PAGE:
In 1994, a 22-minute film appeared that at once announced a new, prodigious filmmaking talent and helped bring renewed attention to serious short-form filmmaking in the United States. The film was The Smell of Burning Ants, and the new talent was the San Francisco-based filmmaker Jay Rosenblatt, who has since then created a series of remarkable short films using found footage and impeccable sound design.
The Smell of Burning Ants explores the socialisation of boys, showing how the quotidian rituals of violence that characterise growing up male lead to repressed fear and anger, which can only be expressed in further violence. Using images drawn from a dizzying array of black-and-white films from the past, this visual essay follows the story of a single boy to communicate its mythic message. Rosenblatt slows the footage down as if to study it more carefully; he repeats key moments, and he re-frames images, giving the film a compositional elegance that underscores the gravity of the subject matter. The footage is accompanied by a voiceover that further grounds the visuals, uniting them to express what is ultimately a familiar but nevertheless heart-wrenching story of the making – or breaking – of boys.
Rosenblatt studied filmmaking at San Francisco State University, and eventually realised that he preferred the more intimate and solitary process of working with an optical printer and existing footage to collaborating with a film crew to capture new material. However, it wasn’t until Rosenblatt literally found some footage that his style took shape. “I was going to work one day and saw these 16mm film cans being thrown out”, he explained in an interview with me in 2000. “I had no idea what they were, but I couldn’t let film go to waste, so I put them in the trunk of my car.” A year later, the filmmaker was mulling over ideas for his next film when he decided to look at the abandoned footage. “It turned out that they were training films for doctors in bedside manner, from the early ’60s, and they were very campy, very corny. It was a bit of a gold mine.” Rosenblatt realised that he could play with the footage to create a new narrative, and this produced his first found footage film, Short of Breath (1990).
The Smell of Burning Ants grew out of a particular found footage clip showing two boys fighting, and a third boy sticking his fist into the melee. “The image triggered this fifth-grade memory of being part of a mob that beat up this kid”, Rosenblatt said, “and from there I started thinking about male socialization and how cruel boys can be”.
Although inspired by collage artists such as John Heartfield, whose satirical photomontages of Hitler in the 1930s lifted images from their original contexts and offered them back with biting political commentary, Rosenblatt belongs to a tradition that dates back to Russian filmmaker Esfir Shub, who, in the 1920s, retold the story of the Russian Revolution through found footage. Similarly, Bruce Conner’s 1958 landmark found footage film, A Movie, appropriates sounds and images from Hollywood and documentary films to critique an ugly corporate culture.
However, where A Movie is raucous and bombastic, Rosenblatt’s technique aims for subtlety and nuance. Rosenblatt works carefully to tell a particular story about a single boy through images of dozens of boys; their very interchangeability within the disparate film sequences suggests a more generalised historical fact about boyhood, taking us nimbly from the personal to the political.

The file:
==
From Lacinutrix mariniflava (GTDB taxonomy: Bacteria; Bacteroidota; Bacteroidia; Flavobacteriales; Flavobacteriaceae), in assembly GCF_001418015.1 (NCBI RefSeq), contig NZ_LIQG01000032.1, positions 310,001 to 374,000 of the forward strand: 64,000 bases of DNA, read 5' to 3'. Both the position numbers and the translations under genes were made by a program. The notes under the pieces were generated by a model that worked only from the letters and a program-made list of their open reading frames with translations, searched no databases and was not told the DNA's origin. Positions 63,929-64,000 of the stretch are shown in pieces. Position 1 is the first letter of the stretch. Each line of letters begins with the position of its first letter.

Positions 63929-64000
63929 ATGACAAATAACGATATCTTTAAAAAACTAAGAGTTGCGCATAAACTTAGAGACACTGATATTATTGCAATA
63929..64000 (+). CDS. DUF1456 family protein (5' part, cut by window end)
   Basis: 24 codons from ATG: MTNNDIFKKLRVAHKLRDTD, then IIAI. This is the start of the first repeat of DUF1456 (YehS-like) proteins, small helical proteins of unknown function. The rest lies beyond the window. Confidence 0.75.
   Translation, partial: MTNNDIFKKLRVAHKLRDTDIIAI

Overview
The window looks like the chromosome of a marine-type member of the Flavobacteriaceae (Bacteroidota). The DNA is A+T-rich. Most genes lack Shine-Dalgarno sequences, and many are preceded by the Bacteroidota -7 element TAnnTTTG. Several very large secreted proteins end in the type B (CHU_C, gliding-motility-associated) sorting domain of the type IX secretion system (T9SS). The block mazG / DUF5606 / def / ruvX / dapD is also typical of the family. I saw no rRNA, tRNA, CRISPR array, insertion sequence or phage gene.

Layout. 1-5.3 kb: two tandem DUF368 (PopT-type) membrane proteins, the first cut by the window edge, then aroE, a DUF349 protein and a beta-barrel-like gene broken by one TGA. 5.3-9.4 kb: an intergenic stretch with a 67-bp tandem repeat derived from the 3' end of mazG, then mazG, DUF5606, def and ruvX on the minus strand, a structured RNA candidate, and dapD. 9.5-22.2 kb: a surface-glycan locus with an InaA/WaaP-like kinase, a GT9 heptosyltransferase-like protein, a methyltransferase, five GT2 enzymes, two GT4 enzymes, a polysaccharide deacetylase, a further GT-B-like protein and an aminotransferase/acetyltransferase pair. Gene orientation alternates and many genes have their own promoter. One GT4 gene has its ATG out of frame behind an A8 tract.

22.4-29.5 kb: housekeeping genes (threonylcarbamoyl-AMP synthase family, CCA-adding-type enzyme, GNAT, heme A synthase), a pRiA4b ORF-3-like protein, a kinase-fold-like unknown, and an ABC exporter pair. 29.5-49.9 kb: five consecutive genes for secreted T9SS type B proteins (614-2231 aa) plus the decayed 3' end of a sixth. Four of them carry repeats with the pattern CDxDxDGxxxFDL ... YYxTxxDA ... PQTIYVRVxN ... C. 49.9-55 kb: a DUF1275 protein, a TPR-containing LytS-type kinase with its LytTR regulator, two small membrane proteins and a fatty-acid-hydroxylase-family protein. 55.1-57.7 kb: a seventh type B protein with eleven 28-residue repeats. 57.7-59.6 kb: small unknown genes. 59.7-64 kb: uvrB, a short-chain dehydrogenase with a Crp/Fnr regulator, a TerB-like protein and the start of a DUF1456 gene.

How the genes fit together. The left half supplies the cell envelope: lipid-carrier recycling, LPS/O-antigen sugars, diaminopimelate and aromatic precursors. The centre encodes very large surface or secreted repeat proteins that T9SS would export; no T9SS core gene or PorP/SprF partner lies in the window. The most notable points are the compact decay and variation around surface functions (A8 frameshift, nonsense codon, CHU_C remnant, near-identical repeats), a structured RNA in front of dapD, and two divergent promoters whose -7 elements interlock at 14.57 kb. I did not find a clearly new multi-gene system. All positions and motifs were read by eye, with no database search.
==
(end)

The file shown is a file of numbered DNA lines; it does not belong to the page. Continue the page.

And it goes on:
Rosenblatt’s subsequent work includes the powerful Human Remains (1998), which unites images of Hitler, Mussolini, Mao, Stalin and Franco with a first-person voiceover in which a narrator recounts innumerable details of intimate personal experience. The conjunction of these mythical figures with anecdotes about personal hygiene and dietary preferences is striking, and prompts a profound interrogation of the image, and of history itself.
In both of these films, Rosenblatt demonstrates the power of recontextualisation; images are almost entirely mutable and only find meaning through context. Combining the evocative power of an image and bending it to contribute to a larger narrative, Rosenblatt offers us both a powerful reflection on contemporary image culture and our own potential role in creating meaning.
The Smell of Burning Ants has earned numerous awards, including the Grand Prize at the Hamburg Film Festival, the Best of Festival award at the Ann Arbor Film Festival, and the Best Documentary award at the Tampere Short Film Festival. The film also helped focus attention on short filmmaking in the United States. While avant-garde filmmakers had been making significant short film works throughout the century, a confluence of factors – increased funding opportunities, supportive venues, and opportunities for distribution – contributed to the emergence of many extraordinary short films in the early to mid-1990s; Rosenblatt’s film was among them, and helped demonstrate the power of the short-form essay film to audiences beyond those attentive to the avant-garde. In addition, filmmakers around the world began to more widely use found footage as computers became the primary filmmaking tool at the turn of the century. What Rosenblatt achieved with painstaking care on an optical printer is now performed with relative ease using software, and image sequences are routinely appropriated and recombined. However, few filmmakers can boast Rosenblatt’s visual acuity, attention to detail, and commitment to both the visual essay as a form and the extraordinary potential of the union between sound and image, a facet he has explored with increasing impact throughout his subsequent career. After nearly 20 years, The Smell of Burning Ants remains a landmark film.
The Smell of Burning Ants (1994 USA 21 mins)
Prod Co: Locomotion Films Filmmaker: Jay Rosenblatt Mus: Erik Ian Walker Voice: Richard J. Silberg